As I said before, I’m underwhelmed by Barack Obama. He gives a great speech, sure, but his experience is mighty thin for President. I know that my saying so will annoy some readers, but so be it. On the other hand, a man I used to admire and almost certainly would have voted for had I had the opportunity back in 2000, John McCain, has sold his soul to the religious right and thrown away all the things about him that I used to admire in his unbridled ambition to become President–to the point where he’s reduced to making ridiculous charges of sexism over comments like “you can put lipstick on a pig.” It doesn’t get much more pathetic than that. (Or maybe it does, and we’re yet to see it.) Moreover, after observing McCain and seeing him discuss how he makes so many decisions “from his gut,” I realize that what we need in this country is less thinking from the gut and more thinking with the mind in our leadership. We’ve had eight years of a President who famously makes decisions based on his “gut instincts,” and look where it’s gotten us. John McCain, by choosing an utterly unqualified candidate for his running mate who also appears to value decisiveness far more, has also shown that his gut instincts could have disastrous consequences if he were to die or become incapacitated in office. All of this, plus the utter disaster that has been the Bush Administration, has driven me towards supporting, albeit not particularly enthusiastically, Barack Obama.

I was born in the era of the civil rights movement. I was five years old when riots plunged my hometown of Detroit into chaos. Forty years later, it’s depressing as hell that race might be a major contributing factor why a Presidential candidate might lose in November. The only bright spot is that Obama has enormous support among young people, which suggests that race will matter less and less in the future.

Or at least so I hope.

Comments

  1. #1 carolo
    September 20, 2008

    I am white, an woman a few years younger than McCain, and I have never had a doubt of who would get my vote. I have followed Obama’s career since he was running for The Senate and was impressed with him from the get-go. And now that I know of his education even more so.

    I don’t care if a person is green if they can bring the troops home and balance this budget and bring better relations with our alies. I am not interested in voting for someone because their running mate is cute or has neat glasses. People need to wake up.

  2. #2 sailor
    September 20, 2008

    Interesting to see this post, as I had a feeling Obama should be a few points further ahead and wondered whether racism was the cause. This is a pretty crucial election for America, and it is also very simple; vote McCain and you get republicans and more of the same kind of leadership that has been going to 8 years. There is no way McCain can change things much – his main platform for change is to reform the very people whose vote he will need to do anything. It cannot work, and he offers no noticeable change in governing philosophy. For change and new direction, vote Obama and democrat. I think he will be excellent, but even if I am disappointed, he will break the current trend and allow something new to bubble up from the ranks.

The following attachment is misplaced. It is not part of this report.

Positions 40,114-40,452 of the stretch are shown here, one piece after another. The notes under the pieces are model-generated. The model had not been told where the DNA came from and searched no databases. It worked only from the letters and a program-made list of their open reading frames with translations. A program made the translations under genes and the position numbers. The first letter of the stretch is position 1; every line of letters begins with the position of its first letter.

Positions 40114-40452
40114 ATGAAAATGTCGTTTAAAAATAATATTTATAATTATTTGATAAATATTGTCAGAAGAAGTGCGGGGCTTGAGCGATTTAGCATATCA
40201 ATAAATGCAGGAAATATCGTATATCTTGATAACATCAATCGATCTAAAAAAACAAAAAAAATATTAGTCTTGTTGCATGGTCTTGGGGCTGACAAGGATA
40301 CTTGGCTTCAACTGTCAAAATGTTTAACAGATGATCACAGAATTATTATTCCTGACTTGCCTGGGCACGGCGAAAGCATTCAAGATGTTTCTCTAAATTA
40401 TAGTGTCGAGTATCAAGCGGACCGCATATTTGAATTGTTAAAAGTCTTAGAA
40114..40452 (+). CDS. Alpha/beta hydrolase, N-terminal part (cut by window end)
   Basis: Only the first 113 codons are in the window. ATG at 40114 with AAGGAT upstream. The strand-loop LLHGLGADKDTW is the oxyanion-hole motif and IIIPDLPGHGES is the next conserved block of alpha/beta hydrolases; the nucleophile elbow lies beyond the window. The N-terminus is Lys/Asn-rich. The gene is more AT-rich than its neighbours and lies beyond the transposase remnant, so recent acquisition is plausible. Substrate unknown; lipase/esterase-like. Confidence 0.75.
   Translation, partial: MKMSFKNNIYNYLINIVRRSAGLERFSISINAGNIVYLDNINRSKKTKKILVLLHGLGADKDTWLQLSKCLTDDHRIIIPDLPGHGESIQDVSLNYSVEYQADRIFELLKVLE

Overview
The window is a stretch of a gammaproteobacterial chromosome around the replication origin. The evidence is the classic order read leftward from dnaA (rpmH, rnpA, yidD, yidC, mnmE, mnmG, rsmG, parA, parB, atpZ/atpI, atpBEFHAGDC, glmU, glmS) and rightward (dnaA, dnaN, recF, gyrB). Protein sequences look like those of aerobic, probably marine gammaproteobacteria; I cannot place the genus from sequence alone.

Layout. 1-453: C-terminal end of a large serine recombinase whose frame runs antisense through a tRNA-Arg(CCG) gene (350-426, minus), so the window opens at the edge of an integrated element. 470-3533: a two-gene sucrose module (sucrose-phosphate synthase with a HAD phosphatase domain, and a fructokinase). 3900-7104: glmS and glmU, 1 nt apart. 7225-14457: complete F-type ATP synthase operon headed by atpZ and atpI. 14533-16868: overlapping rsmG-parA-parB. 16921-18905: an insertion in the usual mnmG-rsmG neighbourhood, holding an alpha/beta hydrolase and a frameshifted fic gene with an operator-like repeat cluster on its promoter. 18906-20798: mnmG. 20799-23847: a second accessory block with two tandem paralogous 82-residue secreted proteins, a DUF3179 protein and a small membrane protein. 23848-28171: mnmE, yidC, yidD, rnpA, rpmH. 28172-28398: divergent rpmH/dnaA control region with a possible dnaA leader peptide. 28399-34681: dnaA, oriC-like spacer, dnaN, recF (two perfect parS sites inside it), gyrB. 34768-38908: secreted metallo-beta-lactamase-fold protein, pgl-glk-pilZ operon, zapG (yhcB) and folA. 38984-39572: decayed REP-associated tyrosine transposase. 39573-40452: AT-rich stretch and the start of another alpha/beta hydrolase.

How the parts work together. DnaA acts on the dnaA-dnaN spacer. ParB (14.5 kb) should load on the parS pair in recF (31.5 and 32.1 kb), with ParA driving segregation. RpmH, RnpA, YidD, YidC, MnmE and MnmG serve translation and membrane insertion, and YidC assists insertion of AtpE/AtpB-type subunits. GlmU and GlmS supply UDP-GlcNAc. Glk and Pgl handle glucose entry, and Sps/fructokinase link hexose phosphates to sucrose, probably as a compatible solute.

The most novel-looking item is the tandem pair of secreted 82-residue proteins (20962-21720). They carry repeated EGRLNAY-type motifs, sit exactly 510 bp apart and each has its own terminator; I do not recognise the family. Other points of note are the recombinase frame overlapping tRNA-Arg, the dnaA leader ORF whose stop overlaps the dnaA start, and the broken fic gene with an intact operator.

I think it might take some white Americans a degree of courage to vote for a black man (US definition) for president, something that has never happened before. If they fail in this, the results will be a bit like the last election, when they voted for Bush to be safe and failed to correct the course of the nation, which has been teetering downhill though torture, imprisonment without trial, corruption of the justice department, deregulation, and giving everything to special interests. I hope white Americans find the courage, because the election of the president of the USA affects the destiny of whole world.

  3. #3 Chris Lundy
    September 20, 2008

    I am a white woman a few years younger than McCain whose early years were spent in a segregated society. Early on I learned the”code”, which has become more refined over the years.

    I am a (mostly) retired nurse, coming into the field through pursuing a second degree in biology later in life. Once it became clear that a Nobel prize might be a bit of a reach, I noticed that fellow students in the Nursing/Premed track would be able to pay their bills, and I changed my goal.

    In these past 23 years, I have met a vast number of med residents, and for the most part I have been impressed by their honesty, hard work and intelligence. So, I am always stunned when I run into one who isn’t, including the unintelligent designers, the Rambo kill all the Muslims, and the “code talkers”-not the Navajos. I understand the uneducated whites who have to put the black man down, to keep themselves from the bottom of the perceived social barrel, but to hear the harsh prejuice spewed in most polite terms by the highly educated, that is very depressing.

    I always read and appreciate you, Orac. I hope that our cool,intelligent and calmly collected guy (Obama) will grow on you.

  4. #4 MBA
    September 20, 2008